However, scientists disagree on how much protein is enough. For athletes, American College of Sports Medicine (opens in new tab) advises eating 1.2-1.4g of protein per kilogram of body weight to maintain muscle mass and recover from exercise. Recommendations from International Society of Sports Nutrition (opens in new tab) are higher – up to 2g grams of protein per kilogram. And according to a meta-analysis published in British Journal of Sports Medicine (opens in new tab)eating more than 1.6 g protein/kg will not provide additional benefits.
It’s worth noting that when it comes to eating protein to build muscle, quality can be just as important as quantity. Protein molecules are made up of 20 different amino acids, nine of which are essential, meaning our bodies cannot make them. In order for new muscle fibers to grow, all of these amino acids must be present in adequate amounts.
Animal-based foods are considered complete sources of protein because they contain enough of all amino acids, while plant-based sources may not. But you don’t have to eat meat to get protein. If carefully planned, vegan and vegetarian diets can produce the same results, according to nutrients (opens in new tab) diary. It has also been suggested that the branched-chain amino acids (BCAAs) leucine, valine, and isoleucine may be more effective at building muscle than the others.
Am I getting enough protein?
Kwashiorkor is a severe form of protein deficiency that affects millions of people worldwide, mostly in Central Africa and South Asia. In Western nations, some institutionalized elderly, hospitalized patients, and people on restrictive diets are also at risk of developing this condition.
The main sign of kwashiorkor is edema (swelling under the skin) caused by too much fluid in the body’s tissues. Other symptoms include loss of muscle mass, enlarged abdomen, fatty liver and stunted growth. Kwashiorkor is usually the result of famine and humanitarian disasters and is unlikely to affect you. However, it is relatively easy to develop a marginal protein deficiency, especially if you are on a restrictive diet or suffer from medical conditions.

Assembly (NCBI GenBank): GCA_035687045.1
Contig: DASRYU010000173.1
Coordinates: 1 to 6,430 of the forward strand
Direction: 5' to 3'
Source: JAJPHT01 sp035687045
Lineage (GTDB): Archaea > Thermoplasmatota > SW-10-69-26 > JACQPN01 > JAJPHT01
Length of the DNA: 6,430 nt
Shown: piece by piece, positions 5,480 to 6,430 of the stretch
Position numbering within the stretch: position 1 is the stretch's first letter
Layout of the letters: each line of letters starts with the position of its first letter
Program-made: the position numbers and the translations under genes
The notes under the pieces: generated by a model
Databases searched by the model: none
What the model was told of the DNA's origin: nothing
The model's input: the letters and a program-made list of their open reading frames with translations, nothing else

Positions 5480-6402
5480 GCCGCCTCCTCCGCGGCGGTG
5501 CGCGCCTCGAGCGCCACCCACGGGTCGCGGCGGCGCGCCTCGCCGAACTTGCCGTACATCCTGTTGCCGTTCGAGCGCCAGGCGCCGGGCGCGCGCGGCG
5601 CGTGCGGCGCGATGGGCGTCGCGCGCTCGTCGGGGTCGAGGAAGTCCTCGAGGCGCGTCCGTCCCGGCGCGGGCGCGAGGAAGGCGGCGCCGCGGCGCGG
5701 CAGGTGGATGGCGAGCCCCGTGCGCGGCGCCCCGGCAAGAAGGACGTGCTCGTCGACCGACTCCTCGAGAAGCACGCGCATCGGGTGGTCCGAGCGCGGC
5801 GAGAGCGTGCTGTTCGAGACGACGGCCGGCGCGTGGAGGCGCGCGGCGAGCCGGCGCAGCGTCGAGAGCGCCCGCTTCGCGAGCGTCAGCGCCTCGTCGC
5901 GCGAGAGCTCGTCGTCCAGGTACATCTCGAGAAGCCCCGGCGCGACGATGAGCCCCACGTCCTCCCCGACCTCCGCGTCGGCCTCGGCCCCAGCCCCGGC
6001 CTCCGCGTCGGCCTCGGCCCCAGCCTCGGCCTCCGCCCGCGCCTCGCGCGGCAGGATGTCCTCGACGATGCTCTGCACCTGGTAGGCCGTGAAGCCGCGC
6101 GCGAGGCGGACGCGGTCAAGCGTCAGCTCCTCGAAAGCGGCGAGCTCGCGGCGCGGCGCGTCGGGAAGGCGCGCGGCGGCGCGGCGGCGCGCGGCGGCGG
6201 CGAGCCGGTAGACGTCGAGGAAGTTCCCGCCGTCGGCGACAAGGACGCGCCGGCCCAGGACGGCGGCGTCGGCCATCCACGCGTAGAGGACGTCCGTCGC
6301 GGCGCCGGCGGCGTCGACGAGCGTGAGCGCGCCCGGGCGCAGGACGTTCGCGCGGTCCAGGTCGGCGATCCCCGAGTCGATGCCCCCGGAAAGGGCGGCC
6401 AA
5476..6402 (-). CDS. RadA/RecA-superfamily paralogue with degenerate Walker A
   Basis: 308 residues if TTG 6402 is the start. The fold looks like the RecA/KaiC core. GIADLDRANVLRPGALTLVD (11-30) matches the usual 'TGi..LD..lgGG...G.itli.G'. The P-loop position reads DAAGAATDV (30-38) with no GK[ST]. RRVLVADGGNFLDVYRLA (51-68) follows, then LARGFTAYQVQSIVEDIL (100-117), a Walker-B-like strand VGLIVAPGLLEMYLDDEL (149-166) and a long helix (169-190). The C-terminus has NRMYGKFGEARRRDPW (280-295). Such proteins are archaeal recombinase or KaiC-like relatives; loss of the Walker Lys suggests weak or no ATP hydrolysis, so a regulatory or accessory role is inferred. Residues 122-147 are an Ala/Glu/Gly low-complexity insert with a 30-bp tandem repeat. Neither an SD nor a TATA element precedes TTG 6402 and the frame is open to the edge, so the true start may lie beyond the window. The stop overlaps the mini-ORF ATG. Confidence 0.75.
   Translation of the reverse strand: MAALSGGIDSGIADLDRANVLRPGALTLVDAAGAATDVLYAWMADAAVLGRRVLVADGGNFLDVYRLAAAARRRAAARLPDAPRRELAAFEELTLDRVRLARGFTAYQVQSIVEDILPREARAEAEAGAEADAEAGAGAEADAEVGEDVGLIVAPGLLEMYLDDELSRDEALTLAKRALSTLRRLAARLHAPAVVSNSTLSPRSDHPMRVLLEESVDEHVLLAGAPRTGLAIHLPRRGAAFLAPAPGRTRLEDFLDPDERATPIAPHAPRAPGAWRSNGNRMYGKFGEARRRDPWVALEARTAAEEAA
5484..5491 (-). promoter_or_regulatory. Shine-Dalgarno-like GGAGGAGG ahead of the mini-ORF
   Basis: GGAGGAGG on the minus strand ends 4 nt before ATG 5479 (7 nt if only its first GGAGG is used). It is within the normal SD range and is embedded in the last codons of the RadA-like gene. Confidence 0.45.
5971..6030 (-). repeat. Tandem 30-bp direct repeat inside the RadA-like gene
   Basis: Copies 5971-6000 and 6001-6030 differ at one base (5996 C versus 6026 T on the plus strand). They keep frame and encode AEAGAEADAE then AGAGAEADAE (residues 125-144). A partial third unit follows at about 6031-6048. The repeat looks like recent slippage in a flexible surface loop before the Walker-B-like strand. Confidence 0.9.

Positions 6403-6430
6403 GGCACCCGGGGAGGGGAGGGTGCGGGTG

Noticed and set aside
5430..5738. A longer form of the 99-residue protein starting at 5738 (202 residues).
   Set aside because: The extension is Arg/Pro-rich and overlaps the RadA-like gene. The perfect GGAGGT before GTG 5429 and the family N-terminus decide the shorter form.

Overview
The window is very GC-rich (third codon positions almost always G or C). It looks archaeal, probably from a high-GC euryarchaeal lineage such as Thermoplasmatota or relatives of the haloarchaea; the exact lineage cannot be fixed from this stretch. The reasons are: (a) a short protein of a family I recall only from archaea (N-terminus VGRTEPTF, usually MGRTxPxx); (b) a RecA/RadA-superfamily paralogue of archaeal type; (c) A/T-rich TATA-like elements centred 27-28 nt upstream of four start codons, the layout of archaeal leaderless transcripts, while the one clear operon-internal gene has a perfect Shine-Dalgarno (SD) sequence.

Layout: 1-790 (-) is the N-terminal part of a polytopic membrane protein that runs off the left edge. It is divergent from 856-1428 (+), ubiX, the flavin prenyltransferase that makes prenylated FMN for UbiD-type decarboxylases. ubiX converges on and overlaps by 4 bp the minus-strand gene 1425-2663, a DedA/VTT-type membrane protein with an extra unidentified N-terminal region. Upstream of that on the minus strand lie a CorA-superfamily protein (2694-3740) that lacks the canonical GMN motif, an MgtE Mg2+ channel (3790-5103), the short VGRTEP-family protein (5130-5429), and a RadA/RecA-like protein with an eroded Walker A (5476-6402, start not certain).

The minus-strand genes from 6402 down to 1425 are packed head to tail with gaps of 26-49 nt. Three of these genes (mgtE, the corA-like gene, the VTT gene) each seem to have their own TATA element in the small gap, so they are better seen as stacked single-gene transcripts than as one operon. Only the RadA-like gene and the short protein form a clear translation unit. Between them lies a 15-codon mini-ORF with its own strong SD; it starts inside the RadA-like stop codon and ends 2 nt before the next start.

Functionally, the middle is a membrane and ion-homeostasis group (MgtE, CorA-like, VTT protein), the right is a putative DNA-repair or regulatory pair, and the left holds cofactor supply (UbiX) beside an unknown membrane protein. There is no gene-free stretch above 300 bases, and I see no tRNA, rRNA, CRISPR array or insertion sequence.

So how do you know you’re not getting enough protein? Problems building muscle, unexplained muscle wasting, and recurrent bone fractures are telltale signs of marginal protein deficiency. Other common symptoms include thinning hair, hair loss, brittle nails and skin problems.
Why is protein important?
Protein plays multiple roles in the body. It is undoubtedly the basic building block – every cell contains some form of this vital macronutrient. It is a major component of muscle and bone tissue, cartilage, red blood cells and skin. Protein is also needed for the production of enzymes that help digest food and absorb nutrients. Without this important macronutrient, you may experience problems with immunity, hormonal balance and wound healing.
Protein can also be used as a source of energy. It can happen when you are on low carb diet or if you ate more protein than your body needs. Just like carbohydrates, one gram of this nutrient provides four calories. What else, numerous studies (opens in new tab) have shown that increasing protein intake can help curb appetite by altering the levels of important hormones.